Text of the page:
On a recent Saturday evening, the doorman at Death & Co. in New York City was quoting people a 2 1/2-hour wait.
The East Village cocktail bar opened nearly 13 years ago, but it continues to be one of the most sought-out places to drink in the country. Few bars have played a more pivotal role in the modern cocktail movement, have recruited more rockstar bartenders and earned as much critical acclaim; along with other New York City cocktail institutions including PDT and Employees Only, Death & Co. has been credited with bringing the country out of a vodka tonic funk.
Death and Co.’s owners hope the bar is as influential and popular when it opens in L.A. next month.
One detail the team wants to nail down: that same windowless, intimate, tavern feel of the New York original.
“We need to paint everything a lot darker,” said Alex Day, one of the bar’s four partners, on a recent afternoon in the Arts District. He’s standing outside the light-filled entrance to what will become the bar’s third location (a second opened in Denver in May 2018).
Once you enter the L.A. space, you walk down a dark hallway to a set of stairs that take you to the basement level and two bars: a front room called Standing Room and, behind it, the main bar.
Standing Room is the more casual of the two, with a walk-up bar (no barstools) and a couple of banquettes around the back. The walls are painted indigo blue, the floors are graphic tile and most of the finishes are glossy. This is where you’re meant to stop in for a quick drink — there will be just 10 on the menu — or wait for your table in the main room.
Day is part of the Proprietors LLC cocktail consulting company, which opened the now-closed Honeycut in Downtown, the Normandie Club and the now-closed Walker Inn in Koreatown.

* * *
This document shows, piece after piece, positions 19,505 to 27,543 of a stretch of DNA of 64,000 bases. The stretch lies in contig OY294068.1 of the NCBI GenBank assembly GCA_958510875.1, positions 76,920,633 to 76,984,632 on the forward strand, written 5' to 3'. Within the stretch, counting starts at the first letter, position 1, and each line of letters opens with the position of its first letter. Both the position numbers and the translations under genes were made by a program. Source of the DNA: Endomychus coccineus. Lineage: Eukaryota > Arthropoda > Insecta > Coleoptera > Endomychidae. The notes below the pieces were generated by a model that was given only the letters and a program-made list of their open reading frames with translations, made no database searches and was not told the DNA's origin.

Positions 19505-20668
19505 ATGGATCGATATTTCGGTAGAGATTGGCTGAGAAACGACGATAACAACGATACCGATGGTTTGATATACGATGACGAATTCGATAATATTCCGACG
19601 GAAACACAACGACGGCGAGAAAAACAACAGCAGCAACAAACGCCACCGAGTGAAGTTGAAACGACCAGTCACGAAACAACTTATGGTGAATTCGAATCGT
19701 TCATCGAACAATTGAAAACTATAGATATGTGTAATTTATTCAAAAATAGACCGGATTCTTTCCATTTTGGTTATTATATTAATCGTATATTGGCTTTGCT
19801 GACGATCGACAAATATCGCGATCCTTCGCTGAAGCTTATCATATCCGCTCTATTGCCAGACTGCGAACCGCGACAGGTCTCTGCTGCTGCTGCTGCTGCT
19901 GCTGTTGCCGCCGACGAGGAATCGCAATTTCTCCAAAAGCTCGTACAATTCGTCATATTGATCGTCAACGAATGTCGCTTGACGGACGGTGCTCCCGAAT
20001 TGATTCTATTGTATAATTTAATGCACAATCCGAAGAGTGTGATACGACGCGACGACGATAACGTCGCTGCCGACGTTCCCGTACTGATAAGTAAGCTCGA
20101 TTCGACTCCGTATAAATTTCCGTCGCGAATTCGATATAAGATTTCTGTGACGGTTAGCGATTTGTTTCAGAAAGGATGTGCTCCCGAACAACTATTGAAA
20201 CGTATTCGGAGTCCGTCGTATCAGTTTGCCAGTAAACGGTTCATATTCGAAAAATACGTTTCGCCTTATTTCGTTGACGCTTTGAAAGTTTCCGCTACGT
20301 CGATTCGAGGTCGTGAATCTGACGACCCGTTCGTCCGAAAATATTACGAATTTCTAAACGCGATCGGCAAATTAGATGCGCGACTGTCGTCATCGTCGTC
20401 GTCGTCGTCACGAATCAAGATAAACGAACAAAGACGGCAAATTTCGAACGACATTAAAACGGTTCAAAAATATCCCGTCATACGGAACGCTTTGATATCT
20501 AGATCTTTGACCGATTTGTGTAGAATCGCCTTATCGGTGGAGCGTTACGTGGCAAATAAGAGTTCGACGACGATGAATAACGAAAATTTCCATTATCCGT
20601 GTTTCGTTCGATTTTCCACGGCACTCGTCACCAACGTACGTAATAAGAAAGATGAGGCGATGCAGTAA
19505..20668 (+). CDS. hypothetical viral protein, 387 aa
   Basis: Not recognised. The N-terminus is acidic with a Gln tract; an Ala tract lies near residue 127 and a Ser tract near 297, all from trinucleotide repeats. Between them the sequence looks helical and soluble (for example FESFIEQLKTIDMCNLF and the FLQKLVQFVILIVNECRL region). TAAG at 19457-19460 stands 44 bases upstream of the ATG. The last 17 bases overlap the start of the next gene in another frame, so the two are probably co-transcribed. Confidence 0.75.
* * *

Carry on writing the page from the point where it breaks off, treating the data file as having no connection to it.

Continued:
“There is a casualness to L.A. that we know and understand,” Day said.
At Standing Room, there will be house-made grapefruit soda on tap that will be used for Palomas and a take on a Jamaican Highball called Wray & Ting, made with Campari and Wray & Nephew Jamaican rum.
Past Standing Room, down another dark hallway, is the main bar. A dimly lit room accented with stained wood and black stone has at the center an impressive 15-seat bar with intricate millwork and dramatic liquor steps glowing and reflecting off a mirrored back. It’s less snug than Standing Room with booths and tables surrounding the bar. And like at the original Death & Co., there will be no standing room or reservations.
The cocktails, created by bartender Matt Belanger and beverage director Tyson Buhler, will differ in each room, and from those you’ll find on the menus in New York or in Denver. They are organized by style into categories like “fresh and lively,” “elegant and timeless,” “light and playful,” and “boozy and honest.”
“In terms of flavor profiles, we have interesting citrusy, light, fruity drinks,” Buhler said. “There will still be Old Fashioneds and Manhattans, but here I think it’s a little lighter flavors and we get to play a little more.”
There will be around 25 drinks on the menu in the back room. But Belanger says you can order from the almost 1,000 cocktails that have been served at one point or another in New York.
“We’ve compiled a massive compendium over 13 years, and if we have the ingredients on hand, we can make any of these drinks,” he said. “We encourage our staff to sell drinks out of the back catalog.”
The food menu is under development, but you can expect snacks and larger dishes to share from Wes Hamilton, who serves as culinary director for all the Death & Co. bars.
“L.A. has a lot of amazing restaurants that have really great cocktail programs, but L.A. bars have little food,” Day said.
Death and Co. will be open nightly from 6 p.m. to 2 a.m. The Standing Room section will be open only Thursdays through Saturdays.
818 E. 3rd St., Los Angeles, www.deathandcompany.com.